Emma Goldman, Address to the Jury, 1917

Emma Goldman

Political Activist

When the anarchist Emma Goldman arrived in New York from Russia with her sister, Helena, in 1885, she swooned at the sight of the Statue of Liberty. ‘Our spirits were high, our eyes filled with tears,’ she later remembered. Goldman’s patriotism for her adopted country took the form of a fiery activism. Magnetic and persuasive, she gave many lectures during her long life, rallying crowds around workers’ rights, free speech, free love and birth control (she was a mentor to Margaret Sanger, see here).

In 1917, after President Woodrow Wilson initiated the draft for the First World War, Goldman and her collaborator, Alexander Berkman, helped found the No-Conscription League, an anti-war society. That same year, their offices were raided and they were charged and convicted of conspiring to obstruct the draft under the Espionage Act. Goldman was sentenced to two years in prison, after which she was deported to Russia. She was never again allowed to settle in the United States.

In her address to the jury, Goldman offers an impassioned defence of the ‘conscientious objector’. ‘Is he really a shirker, a slacker, or a coward?’ she asked. ‘Remember that those who fought and bled for your liberties were in their time considered as being against the law, as dangerous disturbers and trouble-makers.’ She called the founding fathers ‘the Anarchists of their time’, and argued that new ideas are often outside the law: ‘Progress knows nothing of fixity. It cannot be pressed into a definite mould.’

Address to the Jury 1917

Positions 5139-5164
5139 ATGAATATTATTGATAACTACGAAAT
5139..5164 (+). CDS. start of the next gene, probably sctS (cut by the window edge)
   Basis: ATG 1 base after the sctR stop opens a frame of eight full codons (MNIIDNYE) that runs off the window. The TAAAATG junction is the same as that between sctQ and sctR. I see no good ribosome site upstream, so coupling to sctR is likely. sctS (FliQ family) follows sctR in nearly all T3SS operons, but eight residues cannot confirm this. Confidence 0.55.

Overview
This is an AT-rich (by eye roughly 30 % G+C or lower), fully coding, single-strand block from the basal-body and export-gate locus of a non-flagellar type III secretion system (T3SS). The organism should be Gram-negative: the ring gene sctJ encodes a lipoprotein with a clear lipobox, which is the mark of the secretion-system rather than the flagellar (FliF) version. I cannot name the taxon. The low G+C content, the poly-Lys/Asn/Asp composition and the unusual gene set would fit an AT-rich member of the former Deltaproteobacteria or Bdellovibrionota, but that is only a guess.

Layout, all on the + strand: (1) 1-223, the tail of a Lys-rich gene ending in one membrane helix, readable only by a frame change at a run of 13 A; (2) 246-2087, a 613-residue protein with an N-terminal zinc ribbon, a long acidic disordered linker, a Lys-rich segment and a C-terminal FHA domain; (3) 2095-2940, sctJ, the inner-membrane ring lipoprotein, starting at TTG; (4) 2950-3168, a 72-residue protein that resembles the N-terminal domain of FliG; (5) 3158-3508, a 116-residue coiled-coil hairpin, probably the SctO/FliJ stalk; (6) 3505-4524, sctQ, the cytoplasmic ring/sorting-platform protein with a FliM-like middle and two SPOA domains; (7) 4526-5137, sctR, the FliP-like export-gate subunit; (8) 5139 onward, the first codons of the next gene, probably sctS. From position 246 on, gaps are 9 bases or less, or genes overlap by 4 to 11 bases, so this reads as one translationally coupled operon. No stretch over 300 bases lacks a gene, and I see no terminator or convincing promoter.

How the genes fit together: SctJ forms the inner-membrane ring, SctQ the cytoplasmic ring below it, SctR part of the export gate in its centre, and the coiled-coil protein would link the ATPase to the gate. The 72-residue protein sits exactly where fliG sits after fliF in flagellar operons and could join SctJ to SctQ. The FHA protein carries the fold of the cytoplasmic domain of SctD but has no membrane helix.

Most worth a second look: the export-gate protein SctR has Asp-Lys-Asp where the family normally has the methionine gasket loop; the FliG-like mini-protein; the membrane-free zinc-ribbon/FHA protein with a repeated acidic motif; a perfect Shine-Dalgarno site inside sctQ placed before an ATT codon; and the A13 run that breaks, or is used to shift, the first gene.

Gentlemen of the jury, we respect your patriotism…. But may there not be different kinds of patriotism as there are different kinds of liberty? I for one cannot believe that love of one’s country must needs consist in blindness to its social faults, to deafness to its social discords, of inarticulation to its social wrongs. Neither can I believe that the mere accident of birth in a certain country or the mere scrap of a citizen’s paper constitutes the love of country.

I know many people—I am one of them—who were not born here, nor have they applied for citizenship, and who yet love America with deeper passion and greater intensity than many natives whose patriotism manifests itself by pulling, kicking, and insulting those who do not rise when the national anthem is played. Our patriotism is that of the man who loves a woman with open eyes. He is enchanted by her beauty, yet he sees her faults. So we, too, who know America, love her beauty, her richness, her great possibilities … above all do we love the people that have produced her wealth, her artists who have created beauty, her great apostles who dream and work for liberty—but with the same passionate emotion we hate her superficiality, her cant, her corruption, her mad, unscrupulous worship at the altar of the Golden Calf.

We say that if America has entered the war to make the world safe for democracy, she must first make democracy safe in America. How else is the world to take America seriously, when democracy at home is daily being outraged, free speech suppressed, peaceable assemblies broken up by overbearing and brutal gangsters in uniform; when free press is curtailed and every independent opinion gagged…. We further say that a democracy conceived in the military servitude of the masses, in their economic enslavement, and nurtured in their tears and blood, is not democracy at all. It is despotism—the cumulative result of a chain of abuses which, according to that dangerous document, the Declaration of Independence, the people have the right to overthrow.